South Australia cruises ahead with record-breaking $215 million season
South Australia’s cruise industry is shipshape with last year’s season setting an all-time high visitor expenditure, ahead of a record 2023-24 season launching next week.
An economic impact assessment jointly commissioned by Cruise Lines International Association and the Australian Cruise Association shows the 2022-23 cruise season injected a record high $215 million into South Australia’s economy and supported 704 jobs.
The season welcomed a then record 103 full and expedition ship visits to the state, carrying more than 227,900 passengers and crew on board. The upcoming season starts next week – with a new high of 124 visits locked in.
The 2022-23 results well surpass the state’s previous record season in 2018-19, which generated $145 million with 82 ship visits.
More than 26,000 shore excursions were taken during the season, boosting visitation to destinations including Adelaide, Kangaroo Island, and Port Lincoln as well as visits to expedition landing sites or anchorages in unique and remote coastal locations.
Adelaide’s newly renovated cruise terminal in Outer Harbor saw 45 ship visits over the season, carrying 110,100 passengers and crew, with 10,500 passengers participating in on shore excursions.
Kangaroo Island hosted the most shore excursions in the state, with 11,500 passengers visiting the region.
It comes as the state’s 2023/24 season commences on 25 October, when the Princess Cruises’ Grand Princess arrives in Kangaroo Island before setting sail for Adelaide’s Outer Harbor terminal on 26 October. The 124 scheduled cruise ship visits are expected to bring a capacity of 234,000 passengers and crew to SA this summer.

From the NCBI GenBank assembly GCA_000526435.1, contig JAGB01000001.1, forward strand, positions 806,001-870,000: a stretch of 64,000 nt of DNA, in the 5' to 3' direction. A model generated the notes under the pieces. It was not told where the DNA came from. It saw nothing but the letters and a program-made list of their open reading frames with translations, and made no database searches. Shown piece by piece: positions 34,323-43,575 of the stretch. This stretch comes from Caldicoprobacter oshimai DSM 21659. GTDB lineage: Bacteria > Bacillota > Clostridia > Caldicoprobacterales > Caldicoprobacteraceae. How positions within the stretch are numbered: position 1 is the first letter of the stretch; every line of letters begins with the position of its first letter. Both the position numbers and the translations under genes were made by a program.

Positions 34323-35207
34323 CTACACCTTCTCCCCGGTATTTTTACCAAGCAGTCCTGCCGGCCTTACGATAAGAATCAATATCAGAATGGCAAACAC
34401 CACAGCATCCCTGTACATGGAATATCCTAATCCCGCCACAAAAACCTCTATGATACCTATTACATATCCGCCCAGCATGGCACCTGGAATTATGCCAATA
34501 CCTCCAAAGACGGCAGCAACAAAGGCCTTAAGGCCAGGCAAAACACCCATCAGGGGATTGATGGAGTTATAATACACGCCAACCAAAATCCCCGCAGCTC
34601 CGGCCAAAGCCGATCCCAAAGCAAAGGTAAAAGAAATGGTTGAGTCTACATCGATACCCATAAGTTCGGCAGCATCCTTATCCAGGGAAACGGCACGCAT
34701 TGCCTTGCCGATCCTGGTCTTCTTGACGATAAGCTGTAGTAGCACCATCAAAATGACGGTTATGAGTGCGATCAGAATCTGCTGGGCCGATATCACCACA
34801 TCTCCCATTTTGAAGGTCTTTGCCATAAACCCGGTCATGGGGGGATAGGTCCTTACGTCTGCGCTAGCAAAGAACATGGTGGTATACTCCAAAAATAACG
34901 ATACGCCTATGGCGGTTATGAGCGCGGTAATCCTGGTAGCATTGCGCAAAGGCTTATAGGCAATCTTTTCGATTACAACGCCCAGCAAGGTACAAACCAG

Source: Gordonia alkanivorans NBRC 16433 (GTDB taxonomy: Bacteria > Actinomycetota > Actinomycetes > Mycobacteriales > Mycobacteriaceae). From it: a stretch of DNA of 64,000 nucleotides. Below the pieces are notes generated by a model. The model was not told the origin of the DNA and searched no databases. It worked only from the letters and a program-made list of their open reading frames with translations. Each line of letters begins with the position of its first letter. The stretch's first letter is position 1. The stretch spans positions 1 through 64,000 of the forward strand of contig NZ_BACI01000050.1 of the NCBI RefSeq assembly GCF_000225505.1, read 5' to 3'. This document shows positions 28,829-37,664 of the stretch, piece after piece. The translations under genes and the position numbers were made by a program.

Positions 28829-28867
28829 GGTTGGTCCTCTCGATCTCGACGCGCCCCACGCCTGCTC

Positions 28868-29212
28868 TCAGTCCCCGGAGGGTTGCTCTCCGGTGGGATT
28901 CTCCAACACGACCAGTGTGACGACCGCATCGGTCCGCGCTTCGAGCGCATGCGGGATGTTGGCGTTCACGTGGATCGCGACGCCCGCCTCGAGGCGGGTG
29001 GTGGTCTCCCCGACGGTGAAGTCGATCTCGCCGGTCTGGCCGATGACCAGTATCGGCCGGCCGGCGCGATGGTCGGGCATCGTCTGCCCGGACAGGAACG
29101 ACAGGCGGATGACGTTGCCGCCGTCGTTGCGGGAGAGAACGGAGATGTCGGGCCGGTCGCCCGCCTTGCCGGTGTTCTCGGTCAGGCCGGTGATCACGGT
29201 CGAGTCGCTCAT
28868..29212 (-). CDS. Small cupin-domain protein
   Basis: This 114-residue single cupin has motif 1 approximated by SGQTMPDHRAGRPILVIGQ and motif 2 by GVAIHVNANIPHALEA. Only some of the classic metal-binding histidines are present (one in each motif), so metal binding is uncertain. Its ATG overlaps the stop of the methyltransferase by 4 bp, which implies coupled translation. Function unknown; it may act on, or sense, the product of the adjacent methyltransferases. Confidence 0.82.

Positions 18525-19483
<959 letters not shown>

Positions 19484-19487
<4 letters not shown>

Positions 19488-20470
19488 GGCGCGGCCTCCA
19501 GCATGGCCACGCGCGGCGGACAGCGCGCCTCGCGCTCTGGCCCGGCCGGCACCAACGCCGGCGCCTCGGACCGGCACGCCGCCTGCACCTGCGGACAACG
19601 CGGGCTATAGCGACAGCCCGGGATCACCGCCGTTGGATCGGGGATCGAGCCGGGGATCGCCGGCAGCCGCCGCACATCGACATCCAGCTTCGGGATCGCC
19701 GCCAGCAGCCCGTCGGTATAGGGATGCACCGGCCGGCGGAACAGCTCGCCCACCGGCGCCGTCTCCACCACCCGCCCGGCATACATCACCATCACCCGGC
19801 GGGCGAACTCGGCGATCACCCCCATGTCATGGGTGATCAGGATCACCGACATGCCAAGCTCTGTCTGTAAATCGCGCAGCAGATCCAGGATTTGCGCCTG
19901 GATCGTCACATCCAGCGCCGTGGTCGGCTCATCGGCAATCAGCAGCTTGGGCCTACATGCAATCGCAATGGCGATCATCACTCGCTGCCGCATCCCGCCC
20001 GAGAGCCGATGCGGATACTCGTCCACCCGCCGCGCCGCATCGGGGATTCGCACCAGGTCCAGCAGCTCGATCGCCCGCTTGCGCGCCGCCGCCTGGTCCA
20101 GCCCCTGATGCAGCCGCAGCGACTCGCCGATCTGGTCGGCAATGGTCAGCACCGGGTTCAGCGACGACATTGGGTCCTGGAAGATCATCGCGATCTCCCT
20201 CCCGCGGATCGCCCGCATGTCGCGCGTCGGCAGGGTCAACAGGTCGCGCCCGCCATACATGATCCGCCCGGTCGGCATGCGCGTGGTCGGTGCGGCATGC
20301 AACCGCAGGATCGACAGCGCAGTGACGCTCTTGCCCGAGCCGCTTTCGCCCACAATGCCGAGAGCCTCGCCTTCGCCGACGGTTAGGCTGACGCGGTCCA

The report also found that Australia’s cruise industry had generated a record $5.63 billion for the national economy in its first year of revival, bringing new levels of employment and visitor spending to destinations around the country.
Minister for Tourism, Zoe Bettison said not only has the state's cruise sector bounded back, but it has achieved a record-breaking $215 million in visitor expenditure for South Australia and supported an incredible 704 jobs.
"Cruise visitors are extremely important to our visitor economy, as it injects spending right across our state – from off-shore excursions in Kangaroo Island and Port Lincoln, to those who discover our worldclass Adelaide Hills or Barossa while in Adelaide," Minister Bettison said.
"This sector is only set to grow, as we get ready to welcome 124 ship visits – the largest ever – to our state for the 2023-24 season starting later this month."
CLIA Managing Director in Australasia, Joel Katz said the economic impact from cruise tourism last financial year was the highest ever recorded in Australia.
"Cruising returned to Australia much later than other parts of the world, but the ships have been resoundingly welcomed by cruise fans who have been heading back to sea in huge numbers," Mr Katz said.
"The 2022-23 year has brought higher levels of passenger spending, higher levels of cruise line spending, and record levels of economic output around Australia. The result is a resurgent cruise industry worth $5.63 billion to the Australian economy."
ACA Chief Executive Officer, Jill Abel said the level of employment supported by cruising was also at a record high, bringing renewal to dozens of tourism destinations around the country.
"Cruise ships visited more Australian destinations than ever in 2022-23, reaching 62 communities around our coast," Ms Abel said.
"Together these destinations welcomed 1,354 ship visits, which generates enormous income for businesses like tourism operators, hotels and restaurants, retailers, transport providers and port operators.
"The supply chain that supports cruising is extensive, from the travel agents who manage the passengers’ arrangements through to the farmers who provide Australian produce served on board."